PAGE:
"Hydraulic fracturing has been conducted safely and responsibly in the United States for over 60 years," noted IPAA president Barry Russell, who also pointed out the impact of the new regulations on job and economic growth. Fracking has produced an oil and natural gas boom, making them energy sources of the future, not the past.

The Obama administration doesn't like fracking and wishes that fracking would just go away so it can go on subsidizing the Solyndras of the world. But Russell is right: Fracking is safe, and the new study proves that any concerns are politically motivated fear-mongering.

Published online in late March in Environmental Science and Technology, the study focused on 11,309 drinking wells in northeastern Pennsylvania. It found that background levels of methane in well water are unrelated to the location of oil and gas wells drilled using fracking technology.

The study calls into question the validity of studies released in 2011 and 2013, touted by the White House and its environmentalist base as proving the dangers of fracking. But these studies involved selected groups of only 60 and 141 domestic well samples from wells near Dimock, Pa.

As we noted in June of 2013 ("EPA Covers Up The Safety Of Fracking"), Dimock was the centerpiece of "Promised Land," a film financed by a company owned by the United Arab Emirates that did nothing to alter Hollywood's stereotype of businessmen — particularly energy-industry executives — as greedy plunderers of the planet.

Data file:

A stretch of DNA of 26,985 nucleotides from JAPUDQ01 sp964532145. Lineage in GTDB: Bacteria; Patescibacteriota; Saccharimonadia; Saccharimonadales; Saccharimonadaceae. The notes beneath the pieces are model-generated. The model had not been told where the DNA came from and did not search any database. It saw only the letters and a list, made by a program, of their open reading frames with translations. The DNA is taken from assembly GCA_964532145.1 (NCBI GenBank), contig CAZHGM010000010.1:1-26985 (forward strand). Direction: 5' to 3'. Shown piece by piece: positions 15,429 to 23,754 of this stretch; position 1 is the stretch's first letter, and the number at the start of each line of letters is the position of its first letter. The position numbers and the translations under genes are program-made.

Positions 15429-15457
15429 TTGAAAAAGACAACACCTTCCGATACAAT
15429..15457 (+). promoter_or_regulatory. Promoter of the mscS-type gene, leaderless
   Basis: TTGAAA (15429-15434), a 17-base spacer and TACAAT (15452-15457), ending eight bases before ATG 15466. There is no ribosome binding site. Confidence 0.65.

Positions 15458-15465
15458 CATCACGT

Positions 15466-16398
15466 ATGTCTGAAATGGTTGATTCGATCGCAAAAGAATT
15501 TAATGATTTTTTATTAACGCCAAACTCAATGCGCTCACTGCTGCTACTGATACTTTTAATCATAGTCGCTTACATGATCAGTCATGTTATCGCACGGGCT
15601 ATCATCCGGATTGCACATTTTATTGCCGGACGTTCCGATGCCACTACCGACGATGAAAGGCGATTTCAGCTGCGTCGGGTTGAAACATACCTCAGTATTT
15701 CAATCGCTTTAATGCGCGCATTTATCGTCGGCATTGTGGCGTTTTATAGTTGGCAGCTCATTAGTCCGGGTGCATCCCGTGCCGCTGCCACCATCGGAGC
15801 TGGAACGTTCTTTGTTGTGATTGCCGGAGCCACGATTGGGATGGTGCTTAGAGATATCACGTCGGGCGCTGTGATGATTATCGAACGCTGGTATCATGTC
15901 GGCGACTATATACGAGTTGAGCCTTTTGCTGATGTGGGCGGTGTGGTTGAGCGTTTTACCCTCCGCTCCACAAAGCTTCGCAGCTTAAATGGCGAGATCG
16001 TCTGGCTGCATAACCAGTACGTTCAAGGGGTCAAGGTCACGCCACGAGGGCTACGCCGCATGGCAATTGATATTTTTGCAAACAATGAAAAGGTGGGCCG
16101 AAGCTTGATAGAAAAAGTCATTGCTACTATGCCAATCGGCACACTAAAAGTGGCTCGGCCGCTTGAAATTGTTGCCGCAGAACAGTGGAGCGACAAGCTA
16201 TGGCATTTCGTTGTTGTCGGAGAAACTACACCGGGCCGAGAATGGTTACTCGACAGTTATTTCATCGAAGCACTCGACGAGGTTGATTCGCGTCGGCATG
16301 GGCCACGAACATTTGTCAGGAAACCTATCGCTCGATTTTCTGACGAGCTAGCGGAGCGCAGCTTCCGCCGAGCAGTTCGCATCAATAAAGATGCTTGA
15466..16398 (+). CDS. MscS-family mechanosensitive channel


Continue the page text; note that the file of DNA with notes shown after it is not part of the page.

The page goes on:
The oil and natural gas boom from the shale of the Bakken Formation in North Dakota and the Marcellus in, yes, Pennsylvania, threatens the Emirates and other OPEC members.

Critics of the new study will point out that Chesapeake Energy, which has large oil and gas interests in Pennsylvania, provided the database for the researchers. But they did not provide the conclusions, and we think a study from a team led by hydrologist Donald Siegel of Syracuse University has more credibility than a film starring Matt Damon and financed by OPEC.

Siegel does not dispute that there may be occasional individual instances of well contamination due to poor construction and faulty casings. But he points to a 2014 study that found that just 0.24% of the thousands of wells in northeast Pennsylvania were ever given citations for well water contaminated with methane.

Speaking of his mega-study vs. the 2011 and 2013 selected samplings, Siegel says: "I would argue that (more than) 10,000 data points really tell a better story."

Shale formations in which fracking is used are thousands of feet deep. Drinking-water aquifers are generally only a hundred feet deep. There's a lot of solid rock in between. And as we've said, the technology is not new, with the first well employing fracking being drilled in Oklahoma in 1947.

As noted by Energy in Depth, a petroleum-industry research, education and outreach campaign, CO2 emissions are at their lowest in 20 years due to greater use of natural gas from fracking — part of an energy boom creating thousands of jobs and enhancing energy security.